National and State Parks
Get in touch with the lives of great Americans like Harriet Tubman, Clara Barton and Thomas Stone. See historic places like Antietam and Fort McHenry where the very course of history was changed. Lose yourself in one of a kind landscapes like Assateague, Sandy Point and Blackwater. History, culture, and the remarkable beauty of nature are at your fingertips in Maryland’s State and National Parks.
If you’re up for a twist on the traditional family vacation and looking for an opportunity to explore Maryland’s great outdoors, consider the Maryland State Park Service's
Park Quest adventure.
1 Antietam National Battlefield, Sharpsburg
23,000 soldiers were killed, wounded or missing after twelve hours of savage combat on September 17, 1862. The Battle of Antietam ended the Confederate Army of Northern Virginia's first invasion into the North and led to Abraham Lincoln's issuance of the preliminary Emancipation Proclamation.
2 Assateague Island State Park and National Seashore, Berlin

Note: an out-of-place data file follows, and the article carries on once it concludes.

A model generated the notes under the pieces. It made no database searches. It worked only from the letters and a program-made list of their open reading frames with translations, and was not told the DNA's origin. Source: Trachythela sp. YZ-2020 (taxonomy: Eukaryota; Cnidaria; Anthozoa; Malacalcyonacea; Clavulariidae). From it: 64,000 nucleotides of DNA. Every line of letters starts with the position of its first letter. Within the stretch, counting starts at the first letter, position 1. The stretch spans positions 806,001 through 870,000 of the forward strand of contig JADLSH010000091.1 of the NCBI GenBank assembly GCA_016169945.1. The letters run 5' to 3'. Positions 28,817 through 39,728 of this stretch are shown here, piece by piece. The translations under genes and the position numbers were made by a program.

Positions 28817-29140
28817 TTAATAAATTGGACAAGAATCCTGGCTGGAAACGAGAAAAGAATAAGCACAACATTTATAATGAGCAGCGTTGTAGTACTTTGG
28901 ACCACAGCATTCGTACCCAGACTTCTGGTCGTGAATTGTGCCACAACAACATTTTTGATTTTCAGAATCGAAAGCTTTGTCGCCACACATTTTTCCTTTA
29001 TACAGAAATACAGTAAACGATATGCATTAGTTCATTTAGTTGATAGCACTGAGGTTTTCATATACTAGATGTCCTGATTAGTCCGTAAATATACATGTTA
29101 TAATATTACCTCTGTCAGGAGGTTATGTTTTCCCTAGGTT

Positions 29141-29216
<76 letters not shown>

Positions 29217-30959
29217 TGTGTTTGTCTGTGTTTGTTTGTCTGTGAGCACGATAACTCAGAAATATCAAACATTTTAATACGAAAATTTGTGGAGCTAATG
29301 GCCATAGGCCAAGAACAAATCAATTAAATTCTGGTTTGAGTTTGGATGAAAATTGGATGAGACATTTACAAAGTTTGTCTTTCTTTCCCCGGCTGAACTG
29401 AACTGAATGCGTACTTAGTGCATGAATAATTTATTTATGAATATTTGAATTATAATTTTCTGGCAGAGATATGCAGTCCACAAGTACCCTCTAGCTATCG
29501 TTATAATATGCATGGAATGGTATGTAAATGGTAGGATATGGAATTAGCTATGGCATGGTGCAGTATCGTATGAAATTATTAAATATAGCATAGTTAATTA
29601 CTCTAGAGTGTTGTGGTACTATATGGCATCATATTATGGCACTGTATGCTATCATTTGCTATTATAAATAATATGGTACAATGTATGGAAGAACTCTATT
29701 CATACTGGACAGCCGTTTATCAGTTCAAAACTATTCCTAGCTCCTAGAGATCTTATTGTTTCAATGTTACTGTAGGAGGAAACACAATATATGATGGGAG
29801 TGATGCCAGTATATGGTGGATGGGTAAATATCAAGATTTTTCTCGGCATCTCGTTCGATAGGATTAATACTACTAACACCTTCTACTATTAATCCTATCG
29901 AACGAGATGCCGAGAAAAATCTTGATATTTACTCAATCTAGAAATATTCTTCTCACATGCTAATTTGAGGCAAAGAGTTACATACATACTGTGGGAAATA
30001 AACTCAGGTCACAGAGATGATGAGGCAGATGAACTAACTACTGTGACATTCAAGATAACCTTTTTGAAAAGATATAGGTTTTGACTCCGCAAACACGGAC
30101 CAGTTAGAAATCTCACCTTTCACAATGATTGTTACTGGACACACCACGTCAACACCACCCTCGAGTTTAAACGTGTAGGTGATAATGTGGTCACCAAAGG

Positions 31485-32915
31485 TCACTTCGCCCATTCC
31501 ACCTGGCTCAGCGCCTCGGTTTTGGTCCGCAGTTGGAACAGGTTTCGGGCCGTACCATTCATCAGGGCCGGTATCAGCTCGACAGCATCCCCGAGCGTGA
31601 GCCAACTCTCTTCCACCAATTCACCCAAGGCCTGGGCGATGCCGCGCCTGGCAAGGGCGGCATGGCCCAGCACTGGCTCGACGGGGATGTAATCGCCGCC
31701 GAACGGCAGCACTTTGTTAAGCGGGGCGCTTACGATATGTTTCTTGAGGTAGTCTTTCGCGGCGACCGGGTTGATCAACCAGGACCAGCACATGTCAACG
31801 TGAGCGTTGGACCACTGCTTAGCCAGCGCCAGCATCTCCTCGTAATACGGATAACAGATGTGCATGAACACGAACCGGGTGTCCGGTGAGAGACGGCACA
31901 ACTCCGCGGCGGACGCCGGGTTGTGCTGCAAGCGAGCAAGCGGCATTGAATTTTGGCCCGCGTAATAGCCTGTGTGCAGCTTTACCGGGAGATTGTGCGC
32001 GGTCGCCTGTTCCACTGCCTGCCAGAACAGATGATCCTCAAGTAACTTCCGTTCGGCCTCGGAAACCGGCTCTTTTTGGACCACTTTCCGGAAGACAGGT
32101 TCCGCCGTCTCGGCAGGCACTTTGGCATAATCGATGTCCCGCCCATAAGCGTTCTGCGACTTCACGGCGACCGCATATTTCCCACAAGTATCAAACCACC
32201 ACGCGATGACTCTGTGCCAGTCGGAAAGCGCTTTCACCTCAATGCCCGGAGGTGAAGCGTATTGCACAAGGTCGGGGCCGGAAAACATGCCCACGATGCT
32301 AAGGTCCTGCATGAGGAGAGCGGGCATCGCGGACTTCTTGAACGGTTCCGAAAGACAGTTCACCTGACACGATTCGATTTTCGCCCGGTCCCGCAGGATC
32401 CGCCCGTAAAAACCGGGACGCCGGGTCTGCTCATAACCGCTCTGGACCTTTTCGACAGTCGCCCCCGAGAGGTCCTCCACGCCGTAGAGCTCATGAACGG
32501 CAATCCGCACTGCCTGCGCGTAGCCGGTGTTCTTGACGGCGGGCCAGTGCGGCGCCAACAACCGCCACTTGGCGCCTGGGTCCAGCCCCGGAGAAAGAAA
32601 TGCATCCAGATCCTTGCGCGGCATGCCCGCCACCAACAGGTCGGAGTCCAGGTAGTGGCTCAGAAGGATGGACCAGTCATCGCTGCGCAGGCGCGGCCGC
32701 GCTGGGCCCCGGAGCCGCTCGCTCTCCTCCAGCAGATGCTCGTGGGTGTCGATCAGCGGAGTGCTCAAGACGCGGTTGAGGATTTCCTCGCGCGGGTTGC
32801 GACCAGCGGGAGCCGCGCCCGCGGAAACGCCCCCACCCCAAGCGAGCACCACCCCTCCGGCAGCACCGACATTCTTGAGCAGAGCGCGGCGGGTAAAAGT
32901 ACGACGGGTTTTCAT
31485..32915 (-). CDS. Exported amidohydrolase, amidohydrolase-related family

Want to live on the edge? Visit a place re-created each day by ocean wind and waves. Life on Assateague Island has adapted to an existence on the move. Explore sandy beaches, salt marshes, maritime forests and coastal bays. Rest, relax, recreate and enjoy some time on the edge of the continent.
3 Captain John Smith Chesapeake National Historic Trail
Four hundred years ago Englishman John Smith and a small crew of adventurers set out in an open boat to explore the Chesapeake Bay. Between 1607 and 1609 Smith and his crew mapped nearly 3,000 miles of the Bay and rivers and documented American Indian communities. Smith’s trail travels the remarkable route of the 17th-century Chesapeake journey. Come join the adventure on the Chesapeake Bay!
4 Chesapeake & Ohio Canal National Historical Park
Preserving America's early transportation history, the C&O Canal began as a dream of passage to Western wealth. Operating for nearly 100 years, the canal was a lifeline for communities along the Potomac River as coal, lumber and agricultural products floated down the waterway to market. Today it endures as a pathway for discovering historical, natural and recreational treasures.